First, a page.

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{ Category Archives } OR in the Press

P=NP in the New York Times

The New York Times has a nice article on the recent Communications of the ACM article on P=NP (article at author Lance Fortnow’s site). I had read Fortnow’s article last month, and really liked it. In fact, I am surprised I didn’t blog it: I guess I was too busy worrying about false proofs of […]

Operations Research is Taking Over the World

I often have postings that so-and-so from the world of operations research has become a dean or a provost or even a university president. Somewhat more rarely, I can talk about an operations researcher as a baseball player. Operations Research can lead to lots of jobs. It can even lead to becoming Prime Minister of […]

Data Mining and the Stock Market

As I have mentioned a number of times, I teach data mining to the MBA students here at the Tepper School.  It is a popular course, with something like 60% of our students taking it before graduating.   I offer an operations research view of data mining:  here are the algorithms, here are the assumptions, here […]

Three City Traveling Salesman Problem Solved by Bacteria!

A Guardian (London) article has the provocative title “Bacteria make computers look like pocket calculators” (thanks Hamish for the pointer). They report on how bacteria can be used to search through feasible solutions to the traveling salesman problem to find optimal solutions: The research, published today in the Journal of Biological Engineering, proves that bacteria […]

Pittsburgh: Hotbed of Operations Research and Baseball

Pittsburgh is becoming the center of the universe when it comes to combining baseball with operations research.  First, there is … well, me! … a Professor of Operations Research whose company provides Major League Baseball with their player and umpire schedules.  And, beginning last year, Pittsburgh has had Ross Ohlendorf, who has converted his Princeton […]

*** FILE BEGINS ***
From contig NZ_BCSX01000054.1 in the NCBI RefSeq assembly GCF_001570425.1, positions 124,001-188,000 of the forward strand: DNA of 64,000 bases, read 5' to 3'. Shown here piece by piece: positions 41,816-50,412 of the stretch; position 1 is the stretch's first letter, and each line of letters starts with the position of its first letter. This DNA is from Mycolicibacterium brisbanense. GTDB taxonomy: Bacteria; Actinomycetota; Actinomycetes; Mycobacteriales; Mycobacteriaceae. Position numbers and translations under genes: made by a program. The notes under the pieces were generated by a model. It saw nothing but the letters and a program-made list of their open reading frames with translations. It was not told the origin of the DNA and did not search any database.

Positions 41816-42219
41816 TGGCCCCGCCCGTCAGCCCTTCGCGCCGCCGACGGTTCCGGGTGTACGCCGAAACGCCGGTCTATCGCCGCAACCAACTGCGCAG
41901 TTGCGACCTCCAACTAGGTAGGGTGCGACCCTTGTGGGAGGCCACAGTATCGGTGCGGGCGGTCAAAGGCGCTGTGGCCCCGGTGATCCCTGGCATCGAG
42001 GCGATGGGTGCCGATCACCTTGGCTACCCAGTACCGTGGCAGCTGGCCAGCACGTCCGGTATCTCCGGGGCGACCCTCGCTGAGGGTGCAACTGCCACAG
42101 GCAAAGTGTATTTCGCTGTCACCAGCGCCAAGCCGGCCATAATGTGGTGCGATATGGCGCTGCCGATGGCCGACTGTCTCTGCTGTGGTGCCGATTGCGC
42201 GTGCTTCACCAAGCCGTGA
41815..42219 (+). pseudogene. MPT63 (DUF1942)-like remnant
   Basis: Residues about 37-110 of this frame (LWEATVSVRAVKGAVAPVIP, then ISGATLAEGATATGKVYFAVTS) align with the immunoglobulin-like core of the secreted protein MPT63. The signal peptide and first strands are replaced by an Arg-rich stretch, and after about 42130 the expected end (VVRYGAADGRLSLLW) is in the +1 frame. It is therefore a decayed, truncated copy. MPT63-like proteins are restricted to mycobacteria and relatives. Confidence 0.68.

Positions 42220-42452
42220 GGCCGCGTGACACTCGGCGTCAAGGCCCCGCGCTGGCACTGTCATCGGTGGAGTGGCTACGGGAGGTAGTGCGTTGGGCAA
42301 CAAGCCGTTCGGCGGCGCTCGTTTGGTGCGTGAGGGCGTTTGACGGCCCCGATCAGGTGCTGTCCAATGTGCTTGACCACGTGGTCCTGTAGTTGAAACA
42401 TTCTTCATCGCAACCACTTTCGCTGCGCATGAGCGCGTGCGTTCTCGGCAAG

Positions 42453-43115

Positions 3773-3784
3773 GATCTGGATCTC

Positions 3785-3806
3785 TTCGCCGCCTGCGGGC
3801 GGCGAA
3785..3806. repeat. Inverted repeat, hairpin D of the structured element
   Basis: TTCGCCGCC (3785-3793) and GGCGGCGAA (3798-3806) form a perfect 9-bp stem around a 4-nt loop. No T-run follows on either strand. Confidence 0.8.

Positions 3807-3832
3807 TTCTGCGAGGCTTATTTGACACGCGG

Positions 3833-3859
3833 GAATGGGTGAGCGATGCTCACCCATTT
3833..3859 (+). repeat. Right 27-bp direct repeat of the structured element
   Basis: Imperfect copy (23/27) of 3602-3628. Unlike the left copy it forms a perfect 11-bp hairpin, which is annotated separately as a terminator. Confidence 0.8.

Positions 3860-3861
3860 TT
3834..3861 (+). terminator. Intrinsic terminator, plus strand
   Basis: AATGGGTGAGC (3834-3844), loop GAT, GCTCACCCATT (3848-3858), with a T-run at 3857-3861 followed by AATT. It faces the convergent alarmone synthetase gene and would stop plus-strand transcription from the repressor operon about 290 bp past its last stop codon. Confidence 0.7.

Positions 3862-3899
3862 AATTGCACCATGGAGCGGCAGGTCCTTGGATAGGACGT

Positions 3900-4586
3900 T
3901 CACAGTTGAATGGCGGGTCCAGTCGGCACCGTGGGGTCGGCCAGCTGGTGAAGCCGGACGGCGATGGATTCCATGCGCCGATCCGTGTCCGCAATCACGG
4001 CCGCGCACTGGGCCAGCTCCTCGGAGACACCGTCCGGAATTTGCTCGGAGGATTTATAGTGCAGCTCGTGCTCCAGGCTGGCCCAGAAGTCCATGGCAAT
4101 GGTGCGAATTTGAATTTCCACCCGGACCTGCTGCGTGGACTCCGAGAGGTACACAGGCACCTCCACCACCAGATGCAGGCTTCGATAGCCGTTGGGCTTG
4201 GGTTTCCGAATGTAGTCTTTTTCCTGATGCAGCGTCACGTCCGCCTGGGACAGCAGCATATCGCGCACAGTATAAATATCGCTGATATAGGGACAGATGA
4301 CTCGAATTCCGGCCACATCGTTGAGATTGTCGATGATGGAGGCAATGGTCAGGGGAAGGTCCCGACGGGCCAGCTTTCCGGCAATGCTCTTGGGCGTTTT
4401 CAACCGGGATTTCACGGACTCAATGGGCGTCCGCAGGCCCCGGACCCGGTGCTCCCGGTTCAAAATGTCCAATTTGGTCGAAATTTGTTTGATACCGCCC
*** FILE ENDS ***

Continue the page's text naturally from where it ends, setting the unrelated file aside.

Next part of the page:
Punk Rock OR Blogger Addresses Aviation Security

Laura McLay, author of Punk Rock Operations Research, has an interesting research paper out on identifying risky airline passengers in order to increase security for them. It is costly (both in money and in passenger inconvenience) to subject everyone to the highest level of screening. So who should be screened, given limited screening resources? Laura […]

Brenda Dietrich “Most Creative”

Fast Company has IBM Vice President, Business Analytics and Mathematical Sciences, Brenda Dietrich as number 27 on their list of “100 Most Creative People in Business”.    Nice quote from her: “Mathematics,” says Brenda L. Dietrich, 49, “is not mechanical. You’re finding how things look different on the surface and then seeing what they have in […]

Whither Data Mining?

The New York Times Magazine this week is a special issue on debt (a topic that has a particular resonance to me:  we are still paying off an expensive, but spectacular, year in New Zealand!).   There is a fascinating article on what credit card companies can learn about you based on your spending.   For instance, […]

Much more on the NCAA Tournament

In the hyper-competitive world of operations research blogging, needing to teach a class can put you hopelessly behind.  The Blog-OR-sphere is abuzz with pointers to the CNN article on computer models for predicting success in the upcoming NCAA tournament featuring Joel Sokol (see the video here).  See the blog entry at Punk Rock Operations Research […]

Back at the IMA

I am at the Institute for Mathematics and its Applications at the University of Minnesota.  This brings back very fond memories.  I was a postdoc here 21 years ago at the start of my career when they had a Special Year on Applied Combinatorics.  As I recall there were 10 postdocs that year:  nine combinatorialists […]